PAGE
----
Ocean’s Eleven (2001)


“Everyone’s doing such a bang-up job, I can’t imagine it won’t be spectacular fun. And I for one can’t wait to see this movie.”
— Julia Roberts, in “HBO’s First Look: Ocean’s


Movie stars. Like so many terminators, they are relentless. They can’t be reasoned with, can’t be bargained with, they don’t feel pity or remorse, or fear. And they absolutely will not stop. But why should they? It’s their job, after all, to be everywhere and be everything, to bring joy to the masses and profits to the few, to appear in movies (of course), on tv, in magazines, in newspapers, in shopping malls. Okay, so maybe they’re not always happy about such promotional excesses — all those talk shows, all those Entertainment Weekly and Premiere covers — but yet, they soldier on.

And in doing so, they earn the thanks of a grateful nation. For, as a nation, we want access. It’s a thrill to see famous people expose themselves to you, to appear “as themselves.” This is why you read magazine interviews and watch talk shows, watch MTV Cribs or ET. Why you watch those chats with Barbara Walters and Katie Couric, Leno and Letterman, even Pink, for MTV (a lovely and nearly convincing trick, in which the young celebrity interviews the established celebrities, and makes you believe she, Pink, is nervous, like you would be… except of course, she has a new CD to hand out to Pitt and Roberts). It’s why you pledge money when movie stars ask for it, or feel an indescribable patriotic union with them. Movie stars do their bit for the cause: they put themselves out there, take public emotional risks, earn your trust.

This desire for access is also the reasoning behind the Ocean’s Eleven auction on the Warner Bros. website, where you can bid for Danny’s Costume or Tess’s Watch. Or, behind the December 2001 Esquire magazine gambit, where George Clooney interviews Julia Roberts, or vice versa: two way-cool movie stars chatting with each other, laughing uproariously and making fun of the process while revealing “themselves” in ways that they would never do for a reporter, because, of course, they care not that the reporter is observing from a distance and will be transcribing the recording afterwards. How clever and self-conscious and radiantly movie-starrish is that?!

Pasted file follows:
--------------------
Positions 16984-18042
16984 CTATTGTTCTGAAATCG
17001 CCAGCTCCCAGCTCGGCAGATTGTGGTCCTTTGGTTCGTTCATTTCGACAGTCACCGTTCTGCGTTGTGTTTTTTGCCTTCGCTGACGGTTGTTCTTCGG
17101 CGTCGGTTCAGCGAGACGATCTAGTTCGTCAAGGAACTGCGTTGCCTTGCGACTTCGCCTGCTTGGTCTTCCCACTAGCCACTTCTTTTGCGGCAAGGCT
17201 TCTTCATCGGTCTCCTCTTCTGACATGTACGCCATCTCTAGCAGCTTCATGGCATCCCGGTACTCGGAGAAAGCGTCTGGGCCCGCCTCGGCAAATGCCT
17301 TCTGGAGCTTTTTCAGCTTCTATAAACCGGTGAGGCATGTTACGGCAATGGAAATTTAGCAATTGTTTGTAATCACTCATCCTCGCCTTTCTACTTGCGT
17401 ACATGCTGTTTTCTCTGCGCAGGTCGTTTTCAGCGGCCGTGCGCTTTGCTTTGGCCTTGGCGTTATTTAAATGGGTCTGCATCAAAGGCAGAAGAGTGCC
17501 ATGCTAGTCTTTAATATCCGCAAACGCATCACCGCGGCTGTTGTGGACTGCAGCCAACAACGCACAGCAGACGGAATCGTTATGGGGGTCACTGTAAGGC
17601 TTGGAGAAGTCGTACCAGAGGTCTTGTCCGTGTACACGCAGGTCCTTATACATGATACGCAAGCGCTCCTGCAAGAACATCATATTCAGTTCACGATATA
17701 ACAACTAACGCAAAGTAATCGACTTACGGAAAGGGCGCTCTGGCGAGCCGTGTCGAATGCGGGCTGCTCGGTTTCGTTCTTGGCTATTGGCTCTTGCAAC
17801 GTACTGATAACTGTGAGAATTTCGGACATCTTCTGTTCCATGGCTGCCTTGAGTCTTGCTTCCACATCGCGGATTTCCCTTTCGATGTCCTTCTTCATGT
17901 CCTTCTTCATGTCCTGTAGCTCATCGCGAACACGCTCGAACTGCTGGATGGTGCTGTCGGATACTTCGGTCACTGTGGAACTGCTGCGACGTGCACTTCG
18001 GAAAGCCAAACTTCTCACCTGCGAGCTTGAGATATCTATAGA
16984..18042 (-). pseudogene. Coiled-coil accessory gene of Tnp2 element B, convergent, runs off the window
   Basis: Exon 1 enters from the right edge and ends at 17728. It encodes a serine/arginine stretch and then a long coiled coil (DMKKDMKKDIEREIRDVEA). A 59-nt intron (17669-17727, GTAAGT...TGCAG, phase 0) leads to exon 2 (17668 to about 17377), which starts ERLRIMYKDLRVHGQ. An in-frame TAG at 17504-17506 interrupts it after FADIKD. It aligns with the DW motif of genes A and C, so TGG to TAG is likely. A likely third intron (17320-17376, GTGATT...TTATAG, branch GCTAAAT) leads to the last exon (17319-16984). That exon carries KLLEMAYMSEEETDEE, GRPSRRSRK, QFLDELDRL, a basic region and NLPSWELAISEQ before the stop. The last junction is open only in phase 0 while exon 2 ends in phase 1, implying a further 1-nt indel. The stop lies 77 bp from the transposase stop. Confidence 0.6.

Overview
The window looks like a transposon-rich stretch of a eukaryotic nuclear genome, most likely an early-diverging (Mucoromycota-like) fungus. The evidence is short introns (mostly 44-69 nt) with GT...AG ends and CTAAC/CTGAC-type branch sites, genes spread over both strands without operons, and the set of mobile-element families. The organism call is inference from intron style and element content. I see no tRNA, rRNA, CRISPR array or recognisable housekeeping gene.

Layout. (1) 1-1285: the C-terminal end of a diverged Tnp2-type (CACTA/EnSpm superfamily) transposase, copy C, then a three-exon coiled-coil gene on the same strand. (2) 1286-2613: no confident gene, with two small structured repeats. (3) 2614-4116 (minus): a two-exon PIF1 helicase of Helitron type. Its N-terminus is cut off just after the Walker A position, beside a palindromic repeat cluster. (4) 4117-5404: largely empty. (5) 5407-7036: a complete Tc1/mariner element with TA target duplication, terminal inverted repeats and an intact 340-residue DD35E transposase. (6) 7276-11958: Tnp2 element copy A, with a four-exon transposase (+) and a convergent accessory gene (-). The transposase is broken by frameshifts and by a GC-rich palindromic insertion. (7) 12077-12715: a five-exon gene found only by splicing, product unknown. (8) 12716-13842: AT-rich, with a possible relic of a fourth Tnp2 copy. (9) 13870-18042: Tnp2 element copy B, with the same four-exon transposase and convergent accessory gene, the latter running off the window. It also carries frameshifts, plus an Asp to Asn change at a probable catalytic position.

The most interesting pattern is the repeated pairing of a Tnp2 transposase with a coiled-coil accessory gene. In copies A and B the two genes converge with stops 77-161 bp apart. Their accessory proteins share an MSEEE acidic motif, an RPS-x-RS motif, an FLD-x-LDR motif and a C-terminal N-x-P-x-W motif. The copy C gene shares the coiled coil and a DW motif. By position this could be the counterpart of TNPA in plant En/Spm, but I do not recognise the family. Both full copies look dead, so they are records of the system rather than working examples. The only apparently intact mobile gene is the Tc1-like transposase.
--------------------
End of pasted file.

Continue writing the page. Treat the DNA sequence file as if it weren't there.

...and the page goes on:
The occasion for this interview — and the bijillion other fabulous marketing moments featuring Clooney, Roberts, Brad Pitt, or Matt Damon that you’ve seen in the past month — is, of course, the release of Ocean’s Eleven, Steven Soderbergh’s remake that’s not quite a remake of the 1960 Rat Pack romp in Vegas. The original, as you’ve probably heard, was less a movie than a rationale for the Frank Sinatra and friends Dean Martin, Joey Bishop, Peter Lawford, and Sammy Davis Jr., to hang out and get paid at the same time, maybe coinciding with show-dates in Vegas, maybe not. The movie is notoriously not-good, mostly talky and tedious (except when Dean Martin sings Sammy Cahn’s swingy “Ain’t that a kick in the head,” a couple of times), but no one cares because it’s about watching the guys (and Honorary Rat Pack member Shirley MacLaine, for a minute) “be themselves.” (Angie Dickinson plays Sinatra’s girl, but she actually seems to be acting a part, unlike most everyone else in sight: go figure.)

This not-goodness is part and parcel of the first Ocean’s Eleven‘s specific appeal: the film is about your access, your feeling that you’re seeing Frank and Sammy and Dean hang out, improvise, horse around (however this access is contrived). This not-goodness also makes Ocean’s Eleven ideal to redo, because the new version can’t help but be “better,” at least as a movie. And Julia’s right: all involved look like they’re having grand fun and doing a bang-up job. How can the result be anything less than spectacular?